Experienced user needs answers that should be obvious, yet aren't

  • I'm reviewing my router security and was presented with a question I couldn't answer clearly.

    What am I protecting my network from with snort and pfBlockerNG? I have an annual subscription to snort signatures.

    No, I have no intention of removing either. I'm finally past all the snort false positives (usually akamai port 80 related).

    Here's what I know and or think. In simple terms only, what is missing, right, or wrong?

    1. All ports are closed except for openvpn related ports. No port forwards at this time, although I had one to a slingbox for a while. It turned out it wasn't needed (I think). Is NAT and SPI enough. What is Snort adding?

    2. Snort blocks lots of stuff and the messages sometimes look frightening. For incoming traffic, is it needed or a nice to have? If ports are closed, what is it doing? Is it like a TCP/IP virus checker in a manner of speaking?

    3. If snort blocks something outgoing, did it just potentially save my network from a catastrophe?

    4. re pfblockerNG, I like the way it helps block adware and potential access to bad sites. Country blocking seems like a good idea because I will never access my network from China, for example, so why should I entertain unsolicited connection attempts from them? Belt and suspenders combined with NAT and SPI just in case something new comes around?

    I'm trying to get a few short answers so I can explain what seems obvious, but yet I'm not experienced enough to answer them.

    Edit next day:


    explains a lot. My conclusion is it's great if you have open ports. It's a sort of TCP/IP virus checker … that's not the right terminology but the comparison is close. It inspects traffic  and blocks and warns rather than scans disks.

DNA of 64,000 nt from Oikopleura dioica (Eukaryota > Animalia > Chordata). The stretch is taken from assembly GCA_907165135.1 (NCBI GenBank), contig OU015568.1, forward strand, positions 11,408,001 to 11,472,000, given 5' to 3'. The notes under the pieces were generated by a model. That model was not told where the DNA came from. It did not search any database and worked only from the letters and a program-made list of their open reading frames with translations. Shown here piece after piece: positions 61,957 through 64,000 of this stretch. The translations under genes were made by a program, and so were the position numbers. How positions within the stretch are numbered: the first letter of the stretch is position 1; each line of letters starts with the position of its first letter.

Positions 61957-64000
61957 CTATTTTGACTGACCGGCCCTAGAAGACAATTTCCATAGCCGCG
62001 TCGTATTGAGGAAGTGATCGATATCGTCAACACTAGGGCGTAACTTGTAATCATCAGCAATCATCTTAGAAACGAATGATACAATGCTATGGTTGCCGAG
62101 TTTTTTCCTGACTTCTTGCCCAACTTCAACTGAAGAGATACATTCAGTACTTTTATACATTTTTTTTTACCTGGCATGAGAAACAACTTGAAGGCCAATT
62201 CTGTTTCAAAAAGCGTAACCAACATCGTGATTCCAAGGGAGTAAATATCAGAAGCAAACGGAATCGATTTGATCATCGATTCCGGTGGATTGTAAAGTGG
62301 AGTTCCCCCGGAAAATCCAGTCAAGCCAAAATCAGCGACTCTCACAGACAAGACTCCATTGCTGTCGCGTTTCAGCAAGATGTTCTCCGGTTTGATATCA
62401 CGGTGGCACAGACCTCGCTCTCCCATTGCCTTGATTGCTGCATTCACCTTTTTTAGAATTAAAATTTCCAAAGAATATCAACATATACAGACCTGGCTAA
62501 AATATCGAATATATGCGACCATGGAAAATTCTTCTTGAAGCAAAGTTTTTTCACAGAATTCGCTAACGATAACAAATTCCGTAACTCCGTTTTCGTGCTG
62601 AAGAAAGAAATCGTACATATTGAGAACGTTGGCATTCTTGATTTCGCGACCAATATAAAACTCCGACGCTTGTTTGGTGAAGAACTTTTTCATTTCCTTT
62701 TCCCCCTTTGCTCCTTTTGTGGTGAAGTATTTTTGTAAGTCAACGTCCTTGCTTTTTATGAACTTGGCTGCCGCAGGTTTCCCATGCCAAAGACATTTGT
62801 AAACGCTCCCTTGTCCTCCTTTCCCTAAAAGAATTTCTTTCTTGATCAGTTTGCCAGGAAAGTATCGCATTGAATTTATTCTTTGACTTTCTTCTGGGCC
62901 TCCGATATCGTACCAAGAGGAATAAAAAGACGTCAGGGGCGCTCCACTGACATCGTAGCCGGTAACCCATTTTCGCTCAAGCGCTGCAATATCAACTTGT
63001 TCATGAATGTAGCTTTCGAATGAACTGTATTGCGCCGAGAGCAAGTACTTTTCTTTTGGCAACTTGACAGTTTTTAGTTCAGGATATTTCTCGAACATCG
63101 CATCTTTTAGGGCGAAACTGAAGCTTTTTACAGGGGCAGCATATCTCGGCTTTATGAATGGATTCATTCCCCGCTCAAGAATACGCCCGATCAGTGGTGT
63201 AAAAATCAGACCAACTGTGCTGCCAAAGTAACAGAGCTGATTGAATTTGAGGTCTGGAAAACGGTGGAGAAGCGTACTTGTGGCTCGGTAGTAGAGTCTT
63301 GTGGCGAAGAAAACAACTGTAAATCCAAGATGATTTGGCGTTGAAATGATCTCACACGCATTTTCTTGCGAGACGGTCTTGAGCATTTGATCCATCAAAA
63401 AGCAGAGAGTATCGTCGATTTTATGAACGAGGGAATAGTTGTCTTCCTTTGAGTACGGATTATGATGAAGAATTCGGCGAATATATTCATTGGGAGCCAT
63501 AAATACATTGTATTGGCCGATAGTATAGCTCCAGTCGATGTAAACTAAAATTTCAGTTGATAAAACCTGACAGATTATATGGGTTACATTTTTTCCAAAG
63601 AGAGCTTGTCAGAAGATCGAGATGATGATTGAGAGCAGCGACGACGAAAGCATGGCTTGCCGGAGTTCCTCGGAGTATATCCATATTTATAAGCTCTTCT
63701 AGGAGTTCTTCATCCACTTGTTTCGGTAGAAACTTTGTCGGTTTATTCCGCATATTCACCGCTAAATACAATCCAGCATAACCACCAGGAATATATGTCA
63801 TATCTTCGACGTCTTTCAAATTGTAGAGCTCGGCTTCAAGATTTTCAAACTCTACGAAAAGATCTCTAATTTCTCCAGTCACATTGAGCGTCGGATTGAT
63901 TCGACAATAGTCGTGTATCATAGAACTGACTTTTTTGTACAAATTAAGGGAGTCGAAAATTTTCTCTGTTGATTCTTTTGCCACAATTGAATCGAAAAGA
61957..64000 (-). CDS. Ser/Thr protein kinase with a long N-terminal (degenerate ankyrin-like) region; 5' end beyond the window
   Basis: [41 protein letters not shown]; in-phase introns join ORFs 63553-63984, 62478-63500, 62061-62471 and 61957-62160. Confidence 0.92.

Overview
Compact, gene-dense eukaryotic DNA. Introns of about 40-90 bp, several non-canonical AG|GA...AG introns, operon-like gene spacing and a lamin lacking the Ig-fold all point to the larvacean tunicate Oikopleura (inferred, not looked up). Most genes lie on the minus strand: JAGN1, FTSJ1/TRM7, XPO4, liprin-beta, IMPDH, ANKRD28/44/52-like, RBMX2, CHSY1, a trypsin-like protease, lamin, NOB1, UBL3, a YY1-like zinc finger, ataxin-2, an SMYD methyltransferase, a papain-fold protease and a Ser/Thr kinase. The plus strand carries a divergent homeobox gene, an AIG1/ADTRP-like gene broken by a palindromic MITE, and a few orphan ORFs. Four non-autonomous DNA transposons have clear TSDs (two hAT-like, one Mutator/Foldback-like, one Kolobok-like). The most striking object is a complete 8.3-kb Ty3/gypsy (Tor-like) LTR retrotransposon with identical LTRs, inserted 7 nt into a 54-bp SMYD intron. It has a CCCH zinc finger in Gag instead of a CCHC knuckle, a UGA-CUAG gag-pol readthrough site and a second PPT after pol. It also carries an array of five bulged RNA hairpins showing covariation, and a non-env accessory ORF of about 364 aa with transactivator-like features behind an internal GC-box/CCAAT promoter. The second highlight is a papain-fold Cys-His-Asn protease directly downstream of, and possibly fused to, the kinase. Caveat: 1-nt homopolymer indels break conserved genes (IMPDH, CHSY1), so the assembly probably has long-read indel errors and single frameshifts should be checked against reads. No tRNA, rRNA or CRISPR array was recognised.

Still unclear is what it does if you have no open ports, or no open ports other than for OpenVPN and what does it do on the LAN side for outgoing traffic? I can understand protecting the WAN port. Assuming no false positive, what is it doing when the LAN side catches something?

  • I think I learn a little more. Comments welcome.

    I was concerned about a snort alert about a ransomware tracker outgoing from my wan to various ip addresses. These were intermittent and, according to logs, have been going on for at least a month.

    After research, I THINK it means that snort referred to a list provided from Ransomware Tracker, which claims the IP address is or has at one time been identified as a ransomware related site. My outgoing connection was blocked. Other research stated that if was related to a real infection, my network would be toast by now. No virus scans found anything, three different antivirus programs with multiple scans. It SEEMS active antivirus is better at detecting ransomware at point of contact. Also, I use sandboxie which is said to protect the rest of the system quite well.

    Any remarks?

  • First I try to answer your questions in your first post:

    1, E.g. Imagine one day a zero day vulnerability is discovered in the openvpn software. With your updated snort ruleset you can protect your unpatched device against disclosing this vulnerability.

    2, The example above applies here again. Because the manner TCP connections work snort will block the answer (reply to a LAN connection) coming to your WAN interface if a rule is matching the packet. So in this situation it "doesn't matter" whether a port is closed on your firewall or not.

    3, E.g. You accidently or by mistake click to a link in an email message that points to a crypto malware file that would encrypt your whole disk. Snort will block the connection and save you from a catastrophic situation.

    4, Pfblockerng will broaden the IPS function by blocking known malicious, attacking IP addresses and DNS addresses thus further protecting your network against malware, spam, ransomware and other threats.

    As far as I can tell by reading your second post, that you are not sure why to protect the traffic coming from the LAN interface.
    Your network could be attacked not just from the Internet. E.g. someone connects an infected USB drive to a computer in your network which spreads over all the machines. This infection could send private data out of your network BUT snort could block this too.

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